Bears are back and they’re hungry

Bears are back and they’re hungry

WildSafeBC wants to reduce wildlife conflicts in West Kelowna/Peachland

Reports of bears roaming for food in unsecured garbage throughout Glenrosa this week is a reminder of the human-wildlife conflict that exists across the Okanagan.

Meg Bjordal, the WildSafeBC coordinator for West Kelowna and Peachland, said spring and fall are the most common periods for conflicts to arise.

“In the spring, bears are coming out of hibernation and they are hungry and food is a not as abundant as during the summer months, and in the fall they are bulking up again for hibernation,” said Bjordal.

“It’s kind of a mixture of factor at work there from food availability to bear biology.”

Related: Bears looking for food

Last year for Peachland and West Kelowna there were 439 wildlife conflict reports between Jan. 1 and Nov. 20. Black bears accounted for about 52 per cent of wildlife reports in West Kelowna and 80 per cent in Peachland.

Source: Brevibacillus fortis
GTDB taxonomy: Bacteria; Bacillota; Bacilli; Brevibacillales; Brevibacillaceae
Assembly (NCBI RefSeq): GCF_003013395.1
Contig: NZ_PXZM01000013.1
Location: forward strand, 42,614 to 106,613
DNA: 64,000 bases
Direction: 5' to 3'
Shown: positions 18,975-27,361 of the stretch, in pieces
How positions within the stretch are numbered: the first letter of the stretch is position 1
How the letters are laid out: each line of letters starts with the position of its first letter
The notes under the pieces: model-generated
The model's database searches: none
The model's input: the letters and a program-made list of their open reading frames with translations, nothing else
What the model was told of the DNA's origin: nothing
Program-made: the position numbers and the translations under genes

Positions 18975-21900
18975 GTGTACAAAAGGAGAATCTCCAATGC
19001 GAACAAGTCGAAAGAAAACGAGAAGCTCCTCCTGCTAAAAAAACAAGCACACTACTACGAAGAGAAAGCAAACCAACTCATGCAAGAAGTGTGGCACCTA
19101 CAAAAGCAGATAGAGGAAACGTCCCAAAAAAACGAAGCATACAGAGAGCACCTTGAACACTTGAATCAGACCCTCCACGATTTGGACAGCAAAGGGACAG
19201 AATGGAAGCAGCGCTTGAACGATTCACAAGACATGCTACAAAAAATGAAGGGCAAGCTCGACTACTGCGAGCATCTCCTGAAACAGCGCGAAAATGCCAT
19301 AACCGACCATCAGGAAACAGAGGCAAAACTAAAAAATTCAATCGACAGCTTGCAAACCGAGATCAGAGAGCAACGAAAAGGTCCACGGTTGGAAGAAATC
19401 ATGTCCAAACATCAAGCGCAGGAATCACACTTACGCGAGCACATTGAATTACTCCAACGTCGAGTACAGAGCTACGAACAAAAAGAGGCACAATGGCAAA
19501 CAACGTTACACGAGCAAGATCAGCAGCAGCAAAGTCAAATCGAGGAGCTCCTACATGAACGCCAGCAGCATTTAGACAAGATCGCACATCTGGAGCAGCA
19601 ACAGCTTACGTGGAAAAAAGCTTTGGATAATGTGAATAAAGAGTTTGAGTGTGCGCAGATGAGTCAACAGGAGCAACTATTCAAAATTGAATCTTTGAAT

Other wildlife sighting reports included deer, coyotes, cougars and rattlesnakes.

The WildSafeBC program, supported by the BC Conservation Foundation as the successor to the provincial Bear Aware program which saw its funding eliminated, is entering its third year on the Westside region.

Bjordal said while bears remain a focus because of their common interaction with local residents, WildSafeBC also address issues regarding deer, coyotes, cougars and wolves through public education programs, training sessions and community outreach at local events.

The outreach aspect will see Bjordal representing the program at Westside Daze on June 30, Peachland Farmers Market on July 15 and Aug. 19, Westbank Farmers Market on July 28 and B.C. Goes Wild Weekend sponsored by WildSafeBC on Sept. 15-16.

The garbage issue, she says, is a common flash point of conflict between bears and residents.

“I think some of it has to do with new people moving into an interface neighbourhood and not being familiar with living in a wildlife area, and people getting into bad habits during the winter when the animal conflict issues aren’t as much an issue,” she said.

Wildlife conflicts can be reported to the Conservation Officer Service at 1-877-952-7277 or online at the WildSafeBC’s wildlife alert reporting program at www.wildsafebc.com/warp.